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Indo-Japan | UPSC

UPSC Current Affairs for UPSC IAS

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UPSC Current Affairs:
 The rising sun in India-Japan relations| Page 06

UPSC Syllabus: Mains – GS Paper II- International Relations.

Context: Committee on Cotton Production and Consumption expects India’s cotton production to fall from 365 lakh bales last year to 360 lakh bales this year.

During 1950-51, actual production was only 30 lakh bales.

All about cotton in India:

  • At 18% of the total, India is the largest producer of Cotton crop in the world.
  • Cotton is the crop of tropical and sub-tropical areas and requires uniformly high temperature varying between 21°C and 30°C. The growth of cotton is retarded when the temperature falls below 20°C. Frost is enemy number one of the cotton plant and it is grown in areas having at least 210 frost free days in a year.
  • It is a Kharif crop generally. In Tamil Nadu, it is grown both as a kharif and as a rabi crop.
  • Water requirement annually is of 50- 100 cm.
  • Only, 1/3rd of the cotton producing area is irrigated.
  • About 80 per cent of the total irrigated area under cotton is in Maharashtra (29%), Punjab, Haryana, Gujarat and Rajasthan.
  • It requires 6 to 8 months to mature.
  • Cotton cultivation is closely related to deep black soils (regur) of the Deccan and the Malwa Plateaus and those of Gujarat. As, the black soil is good in holding the moisture and also provide good clay and mineral content required by the plant.


UPSC Current Affairs: Scheme for revision

UPSC Syllabus: Mains – GS Paper III – Indian Economy and Health

Sub Theme:  Ayushman Bharat | UPSC

Objective: to achieve the vision of Universal Health Coverage.

It comprises of two inter-related components

Health and Wellness Centre – National Health Policy, 2017 envisioned Health and Wellness Centres as the foundation of India’s health system. Under this, 1.5 lakh centres will bring health care system closer to the homes of people. The centres will provide comprehensive health care, including for non-communicable diseases and maternal and child health services. These will also provide free essential drugs and diagnostic services. Contributions through CSR and philanthropic institutions in adopting these centres are also envisaged. First ‘health and wellness centre’ has been inaugurated in Bijapur district in Chhattisgarh.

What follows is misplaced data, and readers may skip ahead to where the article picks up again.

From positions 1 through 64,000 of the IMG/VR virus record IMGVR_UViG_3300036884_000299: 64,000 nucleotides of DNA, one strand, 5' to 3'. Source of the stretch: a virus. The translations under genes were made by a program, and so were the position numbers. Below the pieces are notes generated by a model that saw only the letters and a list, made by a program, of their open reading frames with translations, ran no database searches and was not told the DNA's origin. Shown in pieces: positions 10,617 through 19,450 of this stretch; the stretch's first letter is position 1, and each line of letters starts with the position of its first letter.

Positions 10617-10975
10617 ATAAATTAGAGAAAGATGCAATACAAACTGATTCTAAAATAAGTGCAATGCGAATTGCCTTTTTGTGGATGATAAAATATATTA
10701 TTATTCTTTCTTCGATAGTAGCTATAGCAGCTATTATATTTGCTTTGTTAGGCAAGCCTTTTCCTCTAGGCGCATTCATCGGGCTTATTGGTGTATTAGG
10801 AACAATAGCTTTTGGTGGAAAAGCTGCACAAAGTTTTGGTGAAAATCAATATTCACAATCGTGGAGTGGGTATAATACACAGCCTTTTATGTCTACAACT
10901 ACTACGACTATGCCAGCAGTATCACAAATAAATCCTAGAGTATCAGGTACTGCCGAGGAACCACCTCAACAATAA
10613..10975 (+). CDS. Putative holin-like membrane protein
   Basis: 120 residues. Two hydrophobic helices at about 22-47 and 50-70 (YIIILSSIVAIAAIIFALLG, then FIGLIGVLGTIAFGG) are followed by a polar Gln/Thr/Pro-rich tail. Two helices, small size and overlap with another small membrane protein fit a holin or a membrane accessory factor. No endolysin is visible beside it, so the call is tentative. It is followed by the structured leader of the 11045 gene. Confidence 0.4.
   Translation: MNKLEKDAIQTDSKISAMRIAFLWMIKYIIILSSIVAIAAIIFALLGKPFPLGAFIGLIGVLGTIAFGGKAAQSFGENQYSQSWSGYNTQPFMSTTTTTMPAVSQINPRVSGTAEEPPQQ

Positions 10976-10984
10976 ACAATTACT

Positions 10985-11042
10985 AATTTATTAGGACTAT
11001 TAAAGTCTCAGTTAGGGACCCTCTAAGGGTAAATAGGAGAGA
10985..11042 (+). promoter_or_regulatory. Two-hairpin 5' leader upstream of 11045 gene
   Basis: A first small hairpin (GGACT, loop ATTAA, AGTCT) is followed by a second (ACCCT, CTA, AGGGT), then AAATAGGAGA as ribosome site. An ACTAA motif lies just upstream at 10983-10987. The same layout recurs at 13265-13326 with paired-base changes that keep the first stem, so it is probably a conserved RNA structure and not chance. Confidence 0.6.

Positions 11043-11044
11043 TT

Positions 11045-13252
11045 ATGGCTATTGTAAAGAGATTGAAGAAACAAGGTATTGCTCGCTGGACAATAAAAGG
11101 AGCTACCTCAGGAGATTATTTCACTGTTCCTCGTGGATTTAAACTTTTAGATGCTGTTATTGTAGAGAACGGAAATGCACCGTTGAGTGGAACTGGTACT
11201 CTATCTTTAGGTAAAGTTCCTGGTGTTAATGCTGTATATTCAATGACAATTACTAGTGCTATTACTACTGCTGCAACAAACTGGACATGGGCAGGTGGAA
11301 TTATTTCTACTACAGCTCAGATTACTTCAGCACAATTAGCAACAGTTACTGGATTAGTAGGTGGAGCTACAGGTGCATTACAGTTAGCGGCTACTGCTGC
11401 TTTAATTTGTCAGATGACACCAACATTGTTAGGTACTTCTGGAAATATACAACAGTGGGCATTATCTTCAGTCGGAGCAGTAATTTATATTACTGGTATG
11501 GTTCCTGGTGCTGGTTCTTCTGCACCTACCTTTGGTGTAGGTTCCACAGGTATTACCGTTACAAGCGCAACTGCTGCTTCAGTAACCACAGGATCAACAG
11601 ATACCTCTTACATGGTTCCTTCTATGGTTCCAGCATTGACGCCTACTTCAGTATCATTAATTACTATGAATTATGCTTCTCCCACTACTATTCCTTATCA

Pradhan Mantri Jan Arogya Yojana (PMJAY) – It aims to reduce out of pocket hospitalization expenses by providing health insurance coverage upto Rs.5 lakh/family/year for secondary and tertiary care hospitalization. The scheme will integrate two ongoing centrally sponsored schemes Rashtriya Swasthya Bima Yojana (RSBY) and Senior Citizen Health Insurance Scheme (SCHIS).

A beneficiary covered under the scheme will be allowed to take cashless benefits from any public/private empaneled hospitals across the country.

Coverage – The scheme will aim to target over 10 Crore families based on SECC (Socio-Economic Caste Census) database. Rashtriya Swasthya Bima Yojna (RSBY) beneficiaries in state where it is active is also included. To ensure that nobody from the vulnerable group is left out of the benefit cover, there will be no cap on family size and age in the scheme. The insurance scheme will cover pre- and post-hospitalization expenses. All pre-existing diseases are also covered. It will also pay defined transport allowance per hospitalization to the beneficiary.

Funding – The expenditure incurred in premium payment will be shared between central and state governments in a specified ratio

  1. 60:40 for all states and UTs with their own legislature.
  2. 90:10 in NE states and the Himalayan states of Himachal Pradesh and Uttarakhand and union territory of Jammu & Kashmir and Ladakh.
  3. 100% central funding for UTs without legislature.

The State governments have the main responsibility of health service delivery.

States will be allowed to expand the scheme both horizontally and vertically.

Mode of funding –

In a trust model, bills are reimbursed directly by the government.

In an insurance model, the government pays a fixed premium to an insurance company, which pays the hospitals.

The scheme is creating a cadre of certified frontline health service professionals called Pradhan Mantri Aarogya Mitras (PMAMs). PMAM will be primary point of facilitation for the beneficiaries to avail treatment at the hospital and thus, act as a support system to streamline health service delivery.  Besides, 24 new Government Medical Colleges and Hospitals will be set up, by up-grading existing district hospitals in the country. This would ensure that there is at least 1 Medical College for every 3 Parliamentary Constituencies.

Also, at least 1 Government Medical College in each State of the country.


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